Edmunds article about NC auto dealer Lee Hyundai
Lee Hyundai in Fayetteville, North Carolina
Internet manager Kalvin Daniels and a Lee Hyundai customer strike a pose with the buyer's new car. The dealership strives to keep deals personal in the Internet age. | April 23, 2014
Just the Facts:
- Lee Hyundai discounts its vehicles right up front, so salespeople can spend more time focusing on car features and less on negotiations.
- The dealership staff knows that customers spend time online doing shopping homework, but believes personal interactions are what make shopping enjoyable.
- Two of the longest-serving Hyundai dealership employees in the U.S. work at Lee.
FAYETTEVILLE, North Carolina, — Lee Hyundai discounts its vehicles for all to see, right up front. On a weekly basis, the dealership mystery shops local competition, and uses that information to price its cars. With that out of the way, there's more time to find the right car for the shopper.
"We're trying to close the window of negotiations from thousands of dollars down to maybe a few hundred," says Mike Hammer, general manager of Lee Hyundai. "It's no secret that customers don't want to negotiate for hours and neither do we. This saves customers time and stress."
With so many people researching cars, prices and deals online, Hammer thinks that sometimes a personal touch from a deal is missing. And this is one of the reasons why Lee Hyundai puts the emphasis on product presentations instead of just hammering out deals.
"Customers still need to look at cars in real life, out of doors," he says. "They need to get trade-ins appraised and test-drive cars. We want to spend more of our energy showing the car, not fighting over price."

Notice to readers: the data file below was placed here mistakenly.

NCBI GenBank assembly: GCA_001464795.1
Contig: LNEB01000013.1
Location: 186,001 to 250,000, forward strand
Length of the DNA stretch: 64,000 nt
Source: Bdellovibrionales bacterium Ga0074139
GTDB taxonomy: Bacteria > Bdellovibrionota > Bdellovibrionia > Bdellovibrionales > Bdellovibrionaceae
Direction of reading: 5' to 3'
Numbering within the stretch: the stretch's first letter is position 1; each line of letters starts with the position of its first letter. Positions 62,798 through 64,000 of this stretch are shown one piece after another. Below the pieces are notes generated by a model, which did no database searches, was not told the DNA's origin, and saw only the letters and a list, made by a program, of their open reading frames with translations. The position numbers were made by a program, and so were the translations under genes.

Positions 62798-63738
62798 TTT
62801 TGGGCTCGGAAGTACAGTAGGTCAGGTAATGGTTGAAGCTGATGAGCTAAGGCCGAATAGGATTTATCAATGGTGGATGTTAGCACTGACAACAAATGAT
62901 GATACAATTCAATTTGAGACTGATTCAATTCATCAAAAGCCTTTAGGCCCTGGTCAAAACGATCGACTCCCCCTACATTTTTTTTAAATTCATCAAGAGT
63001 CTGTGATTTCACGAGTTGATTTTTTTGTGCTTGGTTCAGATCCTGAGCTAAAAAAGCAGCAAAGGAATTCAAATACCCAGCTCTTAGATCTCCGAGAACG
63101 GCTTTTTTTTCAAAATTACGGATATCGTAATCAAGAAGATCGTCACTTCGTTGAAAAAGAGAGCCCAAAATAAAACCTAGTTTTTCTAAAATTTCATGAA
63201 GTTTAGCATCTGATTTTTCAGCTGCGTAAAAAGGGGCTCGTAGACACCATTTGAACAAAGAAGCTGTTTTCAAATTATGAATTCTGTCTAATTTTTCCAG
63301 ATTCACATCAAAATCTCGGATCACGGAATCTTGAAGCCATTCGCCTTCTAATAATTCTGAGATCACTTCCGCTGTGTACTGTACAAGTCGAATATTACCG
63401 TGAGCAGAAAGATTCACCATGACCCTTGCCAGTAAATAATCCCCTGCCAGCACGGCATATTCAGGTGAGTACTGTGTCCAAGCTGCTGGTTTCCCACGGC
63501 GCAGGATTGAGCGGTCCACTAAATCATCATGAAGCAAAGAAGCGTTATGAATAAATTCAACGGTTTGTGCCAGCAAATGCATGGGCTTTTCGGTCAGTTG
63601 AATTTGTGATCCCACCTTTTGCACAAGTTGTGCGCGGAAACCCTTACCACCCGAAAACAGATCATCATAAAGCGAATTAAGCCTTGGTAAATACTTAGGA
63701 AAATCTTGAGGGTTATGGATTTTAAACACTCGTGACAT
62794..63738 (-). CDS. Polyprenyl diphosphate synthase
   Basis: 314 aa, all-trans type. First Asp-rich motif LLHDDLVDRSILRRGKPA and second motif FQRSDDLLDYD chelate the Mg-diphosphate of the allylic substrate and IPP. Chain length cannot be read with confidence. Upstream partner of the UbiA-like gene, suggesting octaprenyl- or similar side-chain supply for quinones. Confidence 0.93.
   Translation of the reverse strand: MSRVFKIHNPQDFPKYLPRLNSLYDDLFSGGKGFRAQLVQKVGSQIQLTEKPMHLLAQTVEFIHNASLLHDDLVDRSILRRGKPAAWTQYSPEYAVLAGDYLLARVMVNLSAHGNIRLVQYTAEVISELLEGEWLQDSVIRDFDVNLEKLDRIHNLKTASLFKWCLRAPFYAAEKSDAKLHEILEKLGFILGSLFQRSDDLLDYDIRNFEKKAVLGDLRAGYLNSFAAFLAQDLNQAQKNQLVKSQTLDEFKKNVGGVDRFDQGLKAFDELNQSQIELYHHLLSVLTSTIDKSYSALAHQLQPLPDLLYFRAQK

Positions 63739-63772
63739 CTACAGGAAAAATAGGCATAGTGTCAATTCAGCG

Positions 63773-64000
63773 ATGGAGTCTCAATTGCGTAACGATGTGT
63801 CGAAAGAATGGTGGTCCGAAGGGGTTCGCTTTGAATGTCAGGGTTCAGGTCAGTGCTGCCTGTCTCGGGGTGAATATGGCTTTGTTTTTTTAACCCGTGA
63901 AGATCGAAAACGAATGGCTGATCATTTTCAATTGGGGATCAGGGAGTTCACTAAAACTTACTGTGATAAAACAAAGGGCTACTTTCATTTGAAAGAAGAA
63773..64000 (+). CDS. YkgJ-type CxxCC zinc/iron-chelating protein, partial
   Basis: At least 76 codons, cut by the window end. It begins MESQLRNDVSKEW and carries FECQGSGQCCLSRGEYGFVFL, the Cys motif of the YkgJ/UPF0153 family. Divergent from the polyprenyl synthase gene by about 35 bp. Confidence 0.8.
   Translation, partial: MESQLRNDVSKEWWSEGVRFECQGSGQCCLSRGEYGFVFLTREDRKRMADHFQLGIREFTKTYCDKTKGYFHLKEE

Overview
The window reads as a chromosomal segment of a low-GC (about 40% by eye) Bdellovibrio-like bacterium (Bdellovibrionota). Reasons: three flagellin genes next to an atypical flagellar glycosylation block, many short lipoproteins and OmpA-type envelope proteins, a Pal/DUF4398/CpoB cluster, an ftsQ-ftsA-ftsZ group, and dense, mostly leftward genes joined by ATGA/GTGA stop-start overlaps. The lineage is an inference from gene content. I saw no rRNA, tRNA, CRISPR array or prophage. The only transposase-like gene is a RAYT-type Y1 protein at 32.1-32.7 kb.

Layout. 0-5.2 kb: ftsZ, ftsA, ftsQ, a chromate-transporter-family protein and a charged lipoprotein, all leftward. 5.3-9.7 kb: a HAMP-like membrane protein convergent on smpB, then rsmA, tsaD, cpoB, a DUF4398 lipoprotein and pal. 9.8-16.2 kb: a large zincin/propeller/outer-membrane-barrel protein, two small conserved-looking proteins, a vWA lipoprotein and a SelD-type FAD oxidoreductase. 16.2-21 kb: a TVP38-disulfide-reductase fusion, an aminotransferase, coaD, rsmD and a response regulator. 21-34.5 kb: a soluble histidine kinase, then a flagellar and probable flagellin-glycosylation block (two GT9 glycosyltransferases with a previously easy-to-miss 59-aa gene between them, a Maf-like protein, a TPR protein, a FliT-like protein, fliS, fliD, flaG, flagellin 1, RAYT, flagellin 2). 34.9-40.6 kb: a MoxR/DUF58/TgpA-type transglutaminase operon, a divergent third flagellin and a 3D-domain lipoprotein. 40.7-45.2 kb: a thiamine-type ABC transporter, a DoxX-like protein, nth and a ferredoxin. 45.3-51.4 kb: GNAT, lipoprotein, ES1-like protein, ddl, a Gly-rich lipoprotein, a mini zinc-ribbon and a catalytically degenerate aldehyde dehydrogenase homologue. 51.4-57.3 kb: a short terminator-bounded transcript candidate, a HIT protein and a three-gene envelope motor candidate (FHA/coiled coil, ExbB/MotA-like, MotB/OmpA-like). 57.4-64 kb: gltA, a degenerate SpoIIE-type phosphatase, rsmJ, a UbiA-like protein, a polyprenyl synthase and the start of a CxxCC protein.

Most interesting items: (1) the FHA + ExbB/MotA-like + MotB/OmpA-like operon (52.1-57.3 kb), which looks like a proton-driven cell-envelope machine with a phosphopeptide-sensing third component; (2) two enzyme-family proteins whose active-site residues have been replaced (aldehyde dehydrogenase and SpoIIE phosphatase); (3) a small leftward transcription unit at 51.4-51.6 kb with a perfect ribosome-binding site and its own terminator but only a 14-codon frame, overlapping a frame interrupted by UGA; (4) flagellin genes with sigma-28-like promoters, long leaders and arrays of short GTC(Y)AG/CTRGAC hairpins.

Hammer insists that the dealership staff constantly study new-car options and technical features. By doing that, the staff can effectively show them to car shoppers and demonstrate how to get the most out of what the vehicle has to offer.
These personal touches extend beyond the sales department. The service department has a diesel flatbed tow truck and keeps a driver on staff. If a customer has a problem and can't get the car to the dealership, the tow truck picks it up.
"A family was driving a car that developed a problem," Hammer says. "We sent the flatbed out to them, picked up their car and dropped of a loaner to them. They were at the beach when this happened. Because we had the flatbed, they were able to go about their weekend without too much inconvenience."
Hammer says Lee Hyundai takes these steps to differentiate itself from other dealerships. "People make mistakes. Cars break, things happen," he says. "But how you handle mistakes when they happen is what sets you apart."
These personal touches have helped in sales: The dealership is in the top 5 percent of Hyundai sales nationally. And it also helps in employee retention. Two of the country's longest-tenured Hyundai dealership employees both work at Lee: salesperson Dexter Dove and service technician Bruce Brock. Both have been with the store since 1987.
Edmunds says: The Internet is making car shopping easier than ever before. But transparent pricing and personal touches at a dealership go a long way in making shopping more enjoyable.